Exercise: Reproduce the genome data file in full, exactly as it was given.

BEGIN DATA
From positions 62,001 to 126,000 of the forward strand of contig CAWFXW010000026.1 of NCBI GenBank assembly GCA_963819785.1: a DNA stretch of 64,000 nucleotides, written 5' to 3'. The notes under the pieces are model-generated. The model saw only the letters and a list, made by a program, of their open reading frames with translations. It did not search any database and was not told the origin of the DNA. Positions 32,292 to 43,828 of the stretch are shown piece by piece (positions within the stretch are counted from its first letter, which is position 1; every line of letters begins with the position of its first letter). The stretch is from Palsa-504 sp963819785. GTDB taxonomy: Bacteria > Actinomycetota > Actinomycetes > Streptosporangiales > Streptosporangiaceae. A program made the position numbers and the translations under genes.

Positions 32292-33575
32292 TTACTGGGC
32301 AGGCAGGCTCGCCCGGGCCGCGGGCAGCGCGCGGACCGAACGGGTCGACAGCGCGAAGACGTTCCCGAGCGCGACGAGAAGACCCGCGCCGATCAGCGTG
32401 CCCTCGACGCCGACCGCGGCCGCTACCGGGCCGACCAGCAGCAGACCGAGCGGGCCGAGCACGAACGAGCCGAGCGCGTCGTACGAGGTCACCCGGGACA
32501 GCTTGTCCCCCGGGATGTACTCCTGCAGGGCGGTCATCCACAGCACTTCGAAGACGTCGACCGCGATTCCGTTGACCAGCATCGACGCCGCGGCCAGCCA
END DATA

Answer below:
From positions 62,001 to 126,000 of the forward strand of contig CAWFXW010000026.1 of NCBI GenBank assembly GCA_963819785.1: a DNA stretch of 64,000 nucleotides, written 5' to 3'. The notes under the pieces are model-generated. The model saw only the letters and a list, made by a program, of their open reading frames with translations. It did not search any database and was not told the origin of the DNA. Positions 32,292 to 43,828 of the stretch are shown piece by piece (positions within the stretch are counted from its first letter, which is position 1; every line of letters begins with the position of its first letter). The stretch is from Palsa-504 sp963819785. GTDB taxonomy: Bacteria > Actinomycetota > Actinomycetes > Streptosporangiales > Streptosporangiaceae. A program made the position numbers and the translations under genes.

Positions 32292-33575
32292 TTACTGGGC
32301 AGGCAGGCTCGCCCGGGCCGCGGGCAGCGCGCGGACCGAACGGGTCGACAGCGCGAAGACGTTCCCGAGCGCGACGAGAAGACCCGCGCCGATCAGCGTG
32401 CCCTCGACGCCGACCGCGGCCGCTACCGGGCCGACCAGCAGCAGACCGAGCGGGCCGAGCACGAACGAGCCGAGCGCGTCGTACGAGGTCACCCGGGACA
32501 GCTTGTCCCCCGGGATGTACTCCTGCAGGGCGGTCATCCACAGCACTTCGAAGACGTCGACCGCGATTCCGTTGACCAGCATCGACGCCGCGGCCAGCCA